February 20, 2019


Jeremy Scott brings a feel-good retrospective of cartoony couture to the Dallas Contemporary

Jeremy Scott is an instantly recognizable designer. If collections inspired by fast food and SpongeBob SquarePants weren’t enough to add him to the pop culture vernacular, red carpet appearances with the likes of Katy Perry and Miley Cyrus have helped make him a celebrity outside of the fashion world.

You might not notice if designers Phoebe Philo or Miuccia Prada walked into a room, but no one’s going to miss Jeremy Scott. This makes him a perfect subject for a retrospective at the Dallas Contemporary—even if you have zero clue what he sent down the runway for Spring.

“Jeremy is very America; he’s what America is now,” says the museum’s Executive Director Peter Doroshenko. “It is very much is about color, theatrics, the in-your-face component and naughtiness that exists. He amplifies it, and there’s no way to confuse this with any other aesthetic happening in the fashion world.”

Although Scott has been in business for over 20 years, Doroshenko says he was first introduced by the designer’s work after Scott became creative director of the storied Italian fashion house Moschino in 2013.

“There were a lot of contemporary art overtones in his work, which is not unusual as fashion designers have always turned to art. Then literally two years went by, and Jeremy was in town because of an event, and we started a dialogue. He connected me with (contemporary artist collaborators) Rosson Crow and Kenny Scharf, and I got to hear their side of working with him and said, ‘We should do a show.’”

The result is “Viva Avant Garde: A Jeremy Scott Retrospective”, which opened in late January. Staged in an all-white setting Doroshenko calls “Pee Wee Herman meets the architect Frank Gehry,” the show features eye-popping tableaus from (almost) every age and stage of Scott’s career.

Ball gowns screened with homages to Hershey’s chocolate bars and urban graffiti line a spacious runway. Mannequins in paper doll outfits twirl over onlooker’s heads. And, deep in the heart of the exhibit, a stern sculpture of the designer faces a row of Scott’s twists on the tuxedo, including suits printed with smiley faces and test-pattern stripes.

Though the initial impact can be overwhelming to the eye, as you look closer you’ll see ongoing themes Scott returns to again and again. Bikers, ballerinas, cartoons, cowboys, trash, and treasures are a few of the concepts the designer has mined throughout his decades of work.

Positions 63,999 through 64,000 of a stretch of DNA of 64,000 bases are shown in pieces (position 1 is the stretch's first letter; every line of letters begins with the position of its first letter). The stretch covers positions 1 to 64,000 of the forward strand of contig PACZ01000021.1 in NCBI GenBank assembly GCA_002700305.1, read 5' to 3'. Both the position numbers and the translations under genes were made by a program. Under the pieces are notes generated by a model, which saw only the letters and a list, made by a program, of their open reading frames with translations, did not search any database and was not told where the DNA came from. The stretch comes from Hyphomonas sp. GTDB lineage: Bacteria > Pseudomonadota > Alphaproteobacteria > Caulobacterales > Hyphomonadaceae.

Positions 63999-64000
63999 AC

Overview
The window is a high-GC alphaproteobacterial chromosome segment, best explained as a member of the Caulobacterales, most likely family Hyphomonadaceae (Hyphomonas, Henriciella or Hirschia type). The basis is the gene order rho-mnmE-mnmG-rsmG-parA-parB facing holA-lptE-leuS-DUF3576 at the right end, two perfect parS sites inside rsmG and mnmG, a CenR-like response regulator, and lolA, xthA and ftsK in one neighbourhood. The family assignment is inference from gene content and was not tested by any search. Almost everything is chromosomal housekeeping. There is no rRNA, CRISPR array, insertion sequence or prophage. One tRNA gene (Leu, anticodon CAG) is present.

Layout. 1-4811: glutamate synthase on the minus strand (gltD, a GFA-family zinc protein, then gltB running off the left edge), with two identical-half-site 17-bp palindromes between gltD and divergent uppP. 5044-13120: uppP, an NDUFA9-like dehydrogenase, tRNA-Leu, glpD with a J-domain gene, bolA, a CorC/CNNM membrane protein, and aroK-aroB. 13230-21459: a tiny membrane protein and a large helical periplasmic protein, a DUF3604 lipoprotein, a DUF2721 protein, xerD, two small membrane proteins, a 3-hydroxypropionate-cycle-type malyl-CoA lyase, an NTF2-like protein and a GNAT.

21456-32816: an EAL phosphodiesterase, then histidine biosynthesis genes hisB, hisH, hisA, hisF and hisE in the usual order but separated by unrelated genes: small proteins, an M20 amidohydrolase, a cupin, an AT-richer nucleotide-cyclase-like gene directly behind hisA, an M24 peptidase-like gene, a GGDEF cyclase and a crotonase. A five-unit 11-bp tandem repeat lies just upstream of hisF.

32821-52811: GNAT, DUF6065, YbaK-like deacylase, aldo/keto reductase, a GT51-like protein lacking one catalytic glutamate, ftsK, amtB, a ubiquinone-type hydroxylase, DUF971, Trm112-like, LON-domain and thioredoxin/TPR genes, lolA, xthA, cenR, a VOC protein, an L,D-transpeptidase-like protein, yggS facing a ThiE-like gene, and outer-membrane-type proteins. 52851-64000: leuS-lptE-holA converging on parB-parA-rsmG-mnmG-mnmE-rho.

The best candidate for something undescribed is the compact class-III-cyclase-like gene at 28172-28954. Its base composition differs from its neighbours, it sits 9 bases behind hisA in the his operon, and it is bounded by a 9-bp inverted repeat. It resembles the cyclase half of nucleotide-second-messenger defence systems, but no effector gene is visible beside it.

“I just kind of kept playing and tried to start mixing and hopefully make sense of it all,” says Scott of his curation process. “I didn’t plot it out in a meticulous way. Like all my work, it’s emotional and fluid. I just started to shuffle the deck of cards to see if it could make sense together and show different time periods and themes together and somehow have a visual coherence. Also, as large as this, it’s just a thumbnail sliver of my work. Not to be boasty, but it’s 126 looks, and I usually do that four times a year in a collection for Moschino!”

In his un-ironic embrace of consumer culture, Scott could be the spiritual twin of Andy Warhol. Both are enamored by the sublime and the banal. Both are beloved by collectors, yet have their fair share of critical detractors. Like Warhol, the Missouri-raised Scott virtually willed himself into success, from his first self-financed show in Paris in 1997 to his takeover of Moschino.

In a pivotal scene in Scott’s 2015 documentary The People’s Designer, he discusses his dismissal by the so-called fashion elite before flipping off the camera. It’s clear that whatever his career ups and downs (and he’s definitely on an up), Scott remains true to character. A self-professed “outsider” in the industry, his clothes may not be for everyone, but there’s something for everybody in his work.

Says Doroshenko, “The aesthetics and connections that even the smallest children would make are here. From the American flag to pins and needles to the McDonald’s logo, (the work) goes from the rudimentary and basic to a super complex dialogue. It’s all here.”

What Scott hopes viewers will get from “Viva Avant Garde” is a little bit simpler: “I hope it puts a smile on their face, honestly,” he says. “I think that’s really the main thing. I think it’s not so necessary to know a lot about fashion to enjoy my work and relate to it because I use a lot of things that are pop cultural references or common things (as inspiration)—everything from a sock to a dog tag to a hanger. The main thing is that you can find some enjoyment when you look at it.” —Kendall Morgan

The Details: Dallas Contemporary, 161 Glass Street. Exhibition on view through March 17.